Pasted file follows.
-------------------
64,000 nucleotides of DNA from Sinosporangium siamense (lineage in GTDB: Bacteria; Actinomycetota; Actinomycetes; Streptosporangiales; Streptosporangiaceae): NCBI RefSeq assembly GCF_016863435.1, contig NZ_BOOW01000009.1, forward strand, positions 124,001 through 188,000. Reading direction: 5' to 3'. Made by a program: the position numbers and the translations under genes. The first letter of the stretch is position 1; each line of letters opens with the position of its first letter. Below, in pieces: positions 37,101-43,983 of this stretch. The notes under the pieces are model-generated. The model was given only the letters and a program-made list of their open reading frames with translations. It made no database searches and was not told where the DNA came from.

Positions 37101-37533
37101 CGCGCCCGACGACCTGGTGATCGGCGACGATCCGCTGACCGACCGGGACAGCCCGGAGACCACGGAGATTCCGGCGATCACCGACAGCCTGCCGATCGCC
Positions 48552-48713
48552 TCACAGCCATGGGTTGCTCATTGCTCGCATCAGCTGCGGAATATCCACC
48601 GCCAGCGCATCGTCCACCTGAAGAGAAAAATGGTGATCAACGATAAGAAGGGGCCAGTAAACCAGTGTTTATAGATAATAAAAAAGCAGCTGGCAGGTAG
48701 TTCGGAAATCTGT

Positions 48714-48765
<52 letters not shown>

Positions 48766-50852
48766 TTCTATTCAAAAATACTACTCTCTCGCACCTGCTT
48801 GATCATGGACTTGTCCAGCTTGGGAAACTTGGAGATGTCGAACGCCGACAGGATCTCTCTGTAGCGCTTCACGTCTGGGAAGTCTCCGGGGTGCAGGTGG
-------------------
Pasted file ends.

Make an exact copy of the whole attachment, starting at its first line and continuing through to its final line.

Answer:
64,000 nucleotides of DNA from Sinosporangium siamense (lineage in GTDB: Bacteria; Actinomycetota; Actinomycetes; Streptosporangiales; Streptosporangiaceae): NCBI RefSeq assembly GCF_016863435.1, contig NZ_BOOW01000009.1, forward strand, positions 124,001 through 188,000. Reading direction: 5' to 3'. Made by a program: the position numbers and the translations under genes. The first letter of the stretch is position 1; each line of letters opens with the position of its first letter. Below, in pieces: positions 37,101-43,983 of this stretch. The notes under the pieces are model-generated. The model was given only the letters and a program-made list of their open reading frames with translations. It made no database searches and was not told where the DNA came from.

Positions 37101-37533
37101 CGCGCCCGACGACCTGGTGATCGGCGACGATCCGCTGACCGACCGGGACAGCCCGGAGACCACGGAGATTCCGGCGATCACCGACAGCCTGCCGATCGCC
Positions 48552-48713
48552 TCACAGCCATGGGTTGCTCATTGCTCGCATCAGCTGCGGAATATCCACC
48601 GCCAGCGCATCGTCCACCTGAAGAGAAAAATGGTGATCAACGATAAGAAGGGGCCAGTAAACCAGTGTTTATAGATAATAAAAAAGCAGCTGGCAGGTAG
48701 TTCGGAAATCTGT

Positions 48714-48765
<52 letters not shown>

Positions 48766-50852
48766 TTCTATTCAAAAATACTACTCTCTCGCACCTGCTT
48801 GATCATGGACTTGTCCAGCTTGGGAAACTTGGAGATGTCGAACGCCGACAGGATCTCTCTGTAGCGCTTCACGTCTGGGAAGTCTCCGGGGTGCAGGTGG